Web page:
How to Choose Your First Acoustic Guitar
Understanding Your Musical Needs
Now, before we get caught up in the avalanche of guitar models and technical specifications, let's park there for a second and take a breather. As my dear Aussie Shepherd, Max, always reminds me – when you're feeling overwhelmed, just take it one step at a time! In our case, the first step in finding the right acoustic guitar for you is understanding your musical needs.
The kind of music you are interested in will greatly influence the guitar you choose. No, I'm not just pulling your leg. Let me give you a quick rundown: heavier strings are suited for heavy strumming (think folk music or rock), while lighter ones lend themselves well to fingerpicking – yes, the kind of strings can really make or break your musical dreams! Well, sort of, but you get what I mean. Get to know your preferred music style first, before all else.
Size Matters: Choosing the Right Guitar Body Style
Here comes part deux, guitar body styles – no, this isn't an acoustic guitar modelling contest, but indeed a significant part of your guitar buying decision. You have the classic dreadnought, the grand concert, the auditorium(AKA the Swiss Army knife of guitars – not really, but I like the idea of a multi-purpose guitar), the jumbo and many more. The style determines not only the sound but also the playability of the instrument. Smaller bodies like the grand concert are perfect for petite players and fingerstyle enthusiasts. Larger bodies like the dreadnought and jumbo pack a louder punch and are fantastic for strummers.
In this department, don't rush in making a decision solely based on what model your favourite rockstar uses. Focus more on what feels comfortable for you. While my parakeet, Skye, is perfectly content building her nest on the jumbo guitar lying around my living room, you may find playing on it an entirely different experience!
Navigating the Wood Types and What They Mean for Your Sound
Onto the world of woods – and no, we are not doing a woodworking class. Each type of wood on a guitar comes with its unique set of tonal properties. For instance, spruce tops are popular for their versatility and wide dynamic range, while cedar, being softer, is great for fingerpicking. The type of wood used in your guitar's back and sides will also contribute to its overall tonality.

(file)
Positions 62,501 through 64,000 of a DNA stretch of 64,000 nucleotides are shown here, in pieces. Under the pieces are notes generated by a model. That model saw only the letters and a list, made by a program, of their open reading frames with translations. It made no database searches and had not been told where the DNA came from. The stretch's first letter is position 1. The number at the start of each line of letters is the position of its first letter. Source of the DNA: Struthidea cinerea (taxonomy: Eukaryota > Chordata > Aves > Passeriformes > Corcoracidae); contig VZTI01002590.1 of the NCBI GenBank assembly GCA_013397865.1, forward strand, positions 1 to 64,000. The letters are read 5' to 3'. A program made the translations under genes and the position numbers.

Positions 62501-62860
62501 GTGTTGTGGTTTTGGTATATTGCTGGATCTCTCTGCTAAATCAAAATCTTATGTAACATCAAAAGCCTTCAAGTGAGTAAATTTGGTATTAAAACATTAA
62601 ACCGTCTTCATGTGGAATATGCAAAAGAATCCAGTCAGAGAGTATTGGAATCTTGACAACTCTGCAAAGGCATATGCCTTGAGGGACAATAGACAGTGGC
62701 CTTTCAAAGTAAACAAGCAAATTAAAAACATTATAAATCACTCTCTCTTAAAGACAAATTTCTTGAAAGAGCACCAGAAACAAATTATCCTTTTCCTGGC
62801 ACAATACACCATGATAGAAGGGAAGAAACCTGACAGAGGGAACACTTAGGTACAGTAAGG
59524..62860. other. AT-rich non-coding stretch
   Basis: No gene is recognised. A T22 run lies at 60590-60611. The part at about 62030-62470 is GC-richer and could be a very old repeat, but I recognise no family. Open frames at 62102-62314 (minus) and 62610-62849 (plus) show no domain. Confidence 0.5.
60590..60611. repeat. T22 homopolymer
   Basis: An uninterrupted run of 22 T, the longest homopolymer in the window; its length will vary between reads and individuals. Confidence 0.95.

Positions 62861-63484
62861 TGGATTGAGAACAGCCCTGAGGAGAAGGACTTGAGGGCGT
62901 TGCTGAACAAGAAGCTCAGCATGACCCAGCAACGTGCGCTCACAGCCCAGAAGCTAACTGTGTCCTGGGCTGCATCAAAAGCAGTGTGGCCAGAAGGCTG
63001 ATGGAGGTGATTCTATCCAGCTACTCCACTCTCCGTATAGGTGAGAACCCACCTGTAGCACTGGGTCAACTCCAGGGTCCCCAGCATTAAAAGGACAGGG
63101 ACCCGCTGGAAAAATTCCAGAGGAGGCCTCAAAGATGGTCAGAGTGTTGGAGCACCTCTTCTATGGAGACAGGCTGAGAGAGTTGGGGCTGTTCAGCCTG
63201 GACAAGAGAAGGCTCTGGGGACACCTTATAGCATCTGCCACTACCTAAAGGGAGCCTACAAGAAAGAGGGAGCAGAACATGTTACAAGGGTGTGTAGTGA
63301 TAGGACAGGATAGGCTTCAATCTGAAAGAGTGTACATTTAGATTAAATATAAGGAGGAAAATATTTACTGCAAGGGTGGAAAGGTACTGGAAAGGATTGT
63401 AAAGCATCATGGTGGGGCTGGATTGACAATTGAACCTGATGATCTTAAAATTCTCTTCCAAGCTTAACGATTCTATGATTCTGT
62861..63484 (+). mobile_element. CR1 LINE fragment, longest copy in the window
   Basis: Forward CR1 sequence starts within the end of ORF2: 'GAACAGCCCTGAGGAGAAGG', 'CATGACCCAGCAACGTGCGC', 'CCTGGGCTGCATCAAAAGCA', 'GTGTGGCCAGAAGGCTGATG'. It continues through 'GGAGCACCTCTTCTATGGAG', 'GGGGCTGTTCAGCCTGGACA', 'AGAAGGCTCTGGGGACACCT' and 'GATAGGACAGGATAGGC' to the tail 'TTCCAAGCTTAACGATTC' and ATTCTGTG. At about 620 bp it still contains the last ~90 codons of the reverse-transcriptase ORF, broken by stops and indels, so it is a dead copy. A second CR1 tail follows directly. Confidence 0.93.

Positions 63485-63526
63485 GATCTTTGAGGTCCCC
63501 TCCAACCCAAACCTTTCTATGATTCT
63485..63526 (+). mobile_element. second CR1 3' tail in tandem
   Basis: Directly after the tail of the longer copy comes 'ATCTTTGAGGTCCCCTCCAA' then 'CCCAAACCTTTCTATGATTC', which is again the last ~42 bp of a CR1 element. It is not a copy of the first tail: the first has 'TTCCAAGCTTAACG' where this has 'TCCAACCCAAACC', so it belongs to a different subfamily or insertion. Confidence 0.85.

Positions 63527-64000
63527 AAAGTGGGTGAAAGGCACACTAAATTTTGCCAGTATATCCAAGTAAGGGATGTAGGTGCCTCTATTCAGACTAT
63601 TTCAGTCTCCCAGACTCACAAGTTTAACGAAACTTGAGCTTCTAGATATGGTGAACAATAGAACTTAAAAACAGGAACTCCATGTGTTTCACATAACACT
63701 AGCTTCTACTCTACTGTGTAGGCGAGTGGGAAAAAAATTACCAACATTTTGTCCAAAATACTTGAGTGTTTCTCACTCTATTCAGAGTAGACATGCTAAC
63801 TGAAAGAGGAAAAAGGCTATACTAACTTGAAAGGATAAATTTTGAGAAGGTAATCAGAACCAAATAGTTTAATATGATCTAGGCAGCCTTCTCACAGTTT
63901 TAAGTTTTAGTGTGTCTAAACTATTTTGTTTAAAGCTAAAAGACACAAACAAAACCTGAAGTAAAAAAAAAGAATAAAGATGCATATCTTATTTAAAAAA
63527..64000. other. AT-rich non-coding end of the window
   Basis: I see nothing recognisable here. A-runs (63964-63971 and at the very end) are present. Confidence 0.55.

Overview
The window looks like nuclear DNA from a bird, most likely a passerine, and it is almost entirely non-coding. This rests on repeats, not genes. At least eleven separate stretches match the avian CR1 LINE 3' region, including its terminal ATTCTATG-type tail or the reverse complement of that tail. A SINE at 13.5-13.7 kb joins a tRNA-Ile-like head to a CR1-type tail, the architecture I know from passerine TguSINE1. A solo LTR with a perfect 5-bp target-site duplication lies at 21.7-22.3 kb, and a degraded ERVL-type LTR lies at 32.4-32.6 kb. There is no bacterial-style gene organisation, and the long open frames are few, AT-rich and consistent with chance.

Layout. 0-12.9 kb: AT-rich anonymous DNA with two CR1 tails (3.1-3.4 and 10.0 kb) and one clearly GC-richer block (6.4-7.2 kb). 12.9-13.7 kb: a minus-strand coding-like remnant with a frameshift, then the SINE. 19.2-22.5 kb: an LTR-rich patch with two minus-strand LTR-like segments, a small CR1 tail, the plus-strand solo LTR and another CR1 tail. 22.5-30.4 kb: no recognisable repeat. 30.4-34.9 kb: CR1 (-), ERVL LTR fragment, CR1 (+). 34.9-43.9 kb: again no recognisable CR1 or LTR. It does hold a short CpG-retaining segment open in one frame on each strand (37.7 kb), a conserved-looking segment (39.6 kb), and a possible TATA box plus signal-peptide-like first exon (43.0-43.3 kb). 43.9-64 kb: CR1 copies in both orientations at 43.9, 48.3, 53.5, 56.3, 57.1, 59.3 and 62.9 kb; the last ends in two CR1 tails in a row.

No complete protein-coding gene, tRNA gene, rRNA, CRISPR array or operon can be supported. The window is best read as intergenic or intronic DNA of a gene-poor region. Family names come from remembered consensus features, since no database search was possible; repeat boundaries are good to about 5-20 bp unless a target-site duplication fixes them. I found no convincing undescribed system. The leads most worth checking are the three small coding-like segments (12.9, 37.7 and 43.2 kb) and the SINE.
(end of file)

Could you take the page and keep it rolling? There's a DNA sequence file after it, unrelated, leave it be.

Just remember, the beauty of a guitar is not only in its gloss and polish but also in its unique resonance and tonal quality. Much like Max, my Australian Shephard's distinct personality shines through his glossy coat, the character of a guitar is in its tone, which is significantly influenced by the type of wood. Embrace the nerd within you and don't shy away from understanding these nuances. It's totally worth it!
Staying within Your Budget and Ensuring Value
Now, onto one of the most significant parts of the journey, staying within your budget. As exciting as it might be to lash out on a shiny new guitar that catches your eye, we need to be realistic. Don't go on an impulsive buying spree, or you might end up eating instant noodles for months. I remember when I got my first guitar, my excitement got the best of me, and I almost overspent my savings. Thankfully, my sense of culinary self-preservation kicked in, and I chose a decent, but affordable option.
A lot of affordable guitars are very well made these days, and spending a fortune on your first acoustic is hardly necessary. Investment in quality is essential, but remember that an expensive guitar doesn't necessarily make you a better player. Money can't buy you love, as they say, and it certainly can't buy you talent!
Try Before You Buy: Testing Out Your Potential Guitar
Finding your dream guitar isn't just about combing through guitar catalogs, reading reviews, and comparing prices online. It is about trying the guitar out yourself. Hold it in your hands, listen to how it sounds and see if it meshes well with your style. And even if you're a newbie, don't be shy. Everyone starts somewhere.
I still fondly remember shopping for my first guitar. I had minimal knowledge, but the moment I strummed that old second-hand Martin in the shop, it felt right. There was a connection; it was like we understood each other. So, regardless of how little you think you know or how unimpressive you believe your strumming sounds, give it a go. The salespeople in music shops have seen and heard it all. So, don't be shy!
Remember, buying your first guitar isn't just about getting a musical instrument. It's about getting a musical companion to guide you on this exciting musical journey. You're not just picking a guitar, you're choosing a friend. Ask Max, my Australian Shepherd. He can vouch for the power of good companionship!